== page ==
For a significant portion of the world, the Covid-19 pandemic has faded enough that it has become something of an afterthought. Of course, that doesn’t mean that people aren’t still being infected, hospitalized, and dying from the disease. Things just aren’t the same as peak pandemic days. That’s why experts at the World Health Organization are deliberating whether the time has come to end the emergency status. Per Channel News Asia,
A panel of global health experts will meet on Thursday (May 4) to decide if COVID-19 is still an emergency under the World Health Organization's (WHO) rules, a status that helps maintain international focus on the pandemic.
The WHO first gave COVID-19 its highest level of alert on Jan 30, 2020, and the panel has continued to apply the label ever since, at meetings held every three months.
However, a number of countries have recently begun lifting their domestic states of emergency, such as the United States. WHO Director-General Dr Tedros Adhanom Ghebreyesus has said he hopes to end the international emergency this year.
There is no consensus yet on which way the panel may rule, advisors to the WHO and external experts told Reuters.
Smart money (and common sense) says they end the state of emergency. https://bit.ly/3pe53lB
Alzheimer’s drugs have had a patchy track record, and that’s putting it nicely. An article in the Associated Press takes a look at the latest product to hit the market,
Eli Lilly and Co. said Wednesday its experimental Alzheimer’s drug appeared to slow worsening of the mind-robbing disease in a large study.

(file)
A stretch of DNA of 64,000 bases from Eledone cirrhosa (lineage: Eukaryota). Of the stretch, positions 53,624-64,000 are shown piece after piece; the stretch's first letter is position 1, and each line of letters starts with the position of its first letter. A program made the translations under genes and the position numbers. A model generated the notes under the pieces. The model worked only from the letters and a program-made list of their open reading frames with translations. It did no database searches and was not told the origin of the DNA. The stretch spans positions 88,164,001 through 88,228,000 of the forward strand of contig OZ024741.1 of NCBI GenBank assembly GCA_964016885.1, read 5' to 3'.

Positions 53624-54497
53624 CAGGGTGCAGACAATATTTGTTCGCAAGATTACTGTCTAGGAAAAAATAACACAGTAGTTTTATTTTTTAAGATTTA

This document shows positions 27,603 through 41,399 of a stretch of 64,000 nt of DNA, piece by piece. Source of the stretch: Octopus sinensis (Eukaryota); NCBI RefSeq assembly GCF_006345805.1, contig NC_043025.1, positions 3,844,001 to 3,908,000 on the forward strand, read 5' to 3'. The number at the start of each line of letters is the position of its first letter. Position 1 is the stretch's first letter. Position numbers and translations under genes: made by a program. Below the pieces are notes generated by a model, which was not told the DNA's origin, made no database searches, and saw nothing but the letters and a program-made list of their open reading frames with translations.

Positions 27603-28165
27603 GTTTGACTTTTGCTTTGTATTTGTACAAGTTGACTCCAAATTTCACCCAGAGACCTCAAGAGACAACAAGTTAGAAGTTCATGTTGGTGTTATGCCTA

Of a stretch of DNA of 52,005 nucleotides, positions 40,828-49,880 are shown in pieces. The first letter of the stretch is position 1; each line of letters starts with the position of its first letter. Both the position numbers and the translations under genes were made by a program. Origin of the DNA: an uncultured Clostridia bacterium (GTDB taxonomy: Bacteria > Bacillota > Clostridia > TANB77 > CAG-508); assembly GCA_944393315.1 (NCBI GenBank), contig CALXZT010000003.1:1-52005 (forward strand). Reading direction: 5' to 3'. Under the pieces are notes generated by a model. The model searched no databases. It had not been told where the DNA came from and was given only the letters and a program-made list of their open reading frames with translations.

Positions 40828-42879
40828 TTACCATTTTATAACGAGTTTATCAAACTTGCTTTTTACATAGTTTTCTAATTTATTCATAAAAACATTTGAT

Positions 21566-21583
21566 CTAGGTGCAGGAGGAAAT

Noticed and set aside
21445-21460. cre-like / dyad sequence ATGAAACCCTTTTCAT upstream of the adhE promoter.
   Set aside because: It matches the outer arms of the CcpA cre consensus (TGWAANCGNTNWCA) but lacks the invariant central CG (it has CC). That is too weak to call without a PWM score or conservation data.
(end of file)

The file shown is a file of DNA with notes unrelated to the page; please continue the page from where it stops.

In the 18-month trial, people in the early stages of Alzheimer’s who received infusions of donanemab showed 35% less decline in thinking skills compared to those given a dummy drug, Lilly announced in a press release.
The drug is designed to target and clear away a sticky protein called beta-amyloid that builds up into brain-clogging plaques that are one hallmark of Alzheimer’s.
A similar amyloid-targeting drug, Eisai and Biogen’s Leqembi, recently hit the market with similar evidence that it could modestly slow Alzheimer’s — and also some safety concerns, brain swelling or small brain bleeds.
Donanemab also comes with that risk. Lilly said in its study, the brain side effects caused the deaths of two participants and a third also died after a serious case.
Is the risk-reward worth it for 35% reduced decline? Alzheimer’s is such a devastating disease, it might for a lot of people. https://bit.ly/3LTtFci
The Covid-19 pandemic and the lockdowns that accompanied it resulted in a brutal and unpredictable wave of RSV infections that followed in its wake, though mostly among school aged children. As many parents discovered, there’s no RSV vaccine on the market, until now. But now there is for older adults. Per the AP,
The U.S. approved the first vaccine for RSV on Wednesday, shots to protect older adults against a respiratory virus that’s most notorious for attacking babies but endangers their grandparents, too.
The Food and Drug Administration decision makes GSK’s shot, called Arexvy, the first of several potential vaccines in the pipeline for RSV to be licensed anywhere.
The move sets the stage for adults 60 and older to get vaccinated this fall — but first, the Centers for Disease Control and Prevention must decide if every senior really needs RSV protection or only those considered at high risk from the respiratory syncytial virus. CDC’s advisers will debate that question in June.
After decades of failure in the quest for an RSV vaccine, doctors are anxious to finally have something to offer — especially after a virus surge that strained hospitals last fall.
You can practically hear the stampede of parents lining up their children for an RSV jab… Only its for adults. https://bit.ly/44wNDRm
Thanks for reading. Let’s be careful out there.